The 5 Most Important Positions in a Restaurant

how to run a restaurant
The 5 Most Important Positions in a Restaurant

Do you ever wonder what the most important positions are in your restaurant? I want to share with you my take on what I see as the top five positions in a restaurant.

First, let me start off by saying everyone in your restaurant is an important part of a team. We're all working toward one major goal: to create memorable experiences for our guests. We're put on this earth to create memories. The guest experience is our priority. And as a team, everyone is needed to achieve that goal.

There's not one person who's not important on your team, but for argument's sake, I'm going to share with you what I think are the top five most important positions in your restaurant and why.

Number five: dishwasher. Now, the dishwasher is in a major support role on a busy day where you're getting crushed. They ensure the cooks have the pots, pans and plates, and the front of house has utensils. They make sure there are cups so the guests can have sodas and drinks and cocktails and coffee. The dishwasher is incredibly important because if you run out of sauté pans, your line virtually shuts down. Tickets start to rail, and you fall behind when your guest orders some wonderful cocktail that needs to be in a beautiful cocktail glass that's missing because they're not clean. It’s important for everything to be sanitary and without crust, lipstick marks, fingerprints, etc.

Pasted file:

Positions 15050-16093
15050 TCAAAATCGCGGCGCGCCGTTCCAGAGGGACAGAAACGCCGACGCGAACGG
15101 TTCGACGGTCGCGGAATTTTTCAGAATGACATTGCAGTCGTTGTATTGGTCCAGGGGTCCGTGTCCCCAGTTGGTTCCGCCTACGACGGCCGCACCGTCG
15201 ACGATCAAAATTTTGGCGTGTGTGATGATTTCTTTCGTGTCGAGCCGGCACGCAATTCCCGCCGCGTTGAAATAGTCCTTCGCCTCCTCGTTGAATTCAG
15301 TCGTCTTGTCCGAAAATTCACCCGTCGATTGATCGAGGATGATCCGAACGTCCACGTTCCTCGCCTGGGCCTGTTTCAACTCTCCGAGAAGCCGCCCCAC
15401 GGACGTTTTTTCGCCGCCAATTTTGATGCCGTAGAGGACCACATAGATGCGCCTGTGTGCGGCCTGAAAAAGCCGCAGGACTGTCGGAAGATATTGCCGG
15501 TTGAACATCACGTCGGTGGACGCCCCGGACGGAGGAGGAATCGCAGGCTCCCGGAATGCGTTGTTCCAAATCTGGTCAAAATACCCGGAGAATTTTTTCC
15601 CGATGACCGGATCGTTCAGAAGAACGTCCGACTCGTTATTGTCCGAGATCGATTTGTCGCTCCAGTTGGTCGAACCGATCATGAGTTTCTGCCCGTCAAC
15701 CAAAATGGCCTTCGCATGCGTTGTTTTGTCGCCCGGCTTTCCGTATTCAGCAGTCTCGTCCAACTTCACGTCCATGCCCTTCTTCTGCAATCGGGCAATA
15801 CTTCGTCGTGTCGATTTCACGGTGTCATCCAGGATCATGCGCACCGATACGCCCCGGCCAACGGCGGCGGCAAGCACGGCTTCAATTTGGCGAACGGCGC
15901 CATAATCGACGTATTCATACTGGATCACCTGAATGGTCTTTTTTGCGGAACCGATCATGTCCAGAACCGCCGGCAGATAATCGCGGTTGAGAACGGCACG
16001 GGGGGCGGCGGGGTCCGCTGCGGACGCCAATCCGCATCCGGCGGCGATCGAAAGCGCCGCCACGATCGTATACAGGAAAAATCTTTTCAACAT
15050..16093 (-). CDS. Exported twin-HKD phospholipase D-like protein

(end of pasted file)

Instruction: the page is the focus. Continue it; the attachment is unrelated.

Now, with that said, as important as I think they are, I put them in the top five. They're the first people to lose hours in the back of the house because they’re in a support role. They don't make you money. Cooks produce product to make you money. My servers and cashiers sell things. They make you money. The dishwasher actually sucks up your money. So, on slow days, cut their hours and have your cooks make sure they do dishes. Servers in a full-service restaurant can scrape dishes and soak flatware. Make sure they're putting glassware emptied into the racks already. The cooks can run those or if it's slow, stack it all up nice. When the afternoon dishwasher comes in, they hit the ground running and rock and roll. You and your manager can do dishes if it’s a matter of saving on labor dollars on a slow day. But on a busy day, you cannot exist without this support person.

Number four: line cook. Your line cooks are an integral part of great hospitality. They put out the incredible product your guests want. If you don't have line cooks, you can't get that done. But you need to make sure that your menu allows you to put out your best product and still make money. You want a menu that will allow you to use the fewest number of hours to avoid bleeding labor. Your cooks are vital to your business, but they can also bleed you dry at the time clock if you're not putting out the right menu that uses your line cook’s time wisely.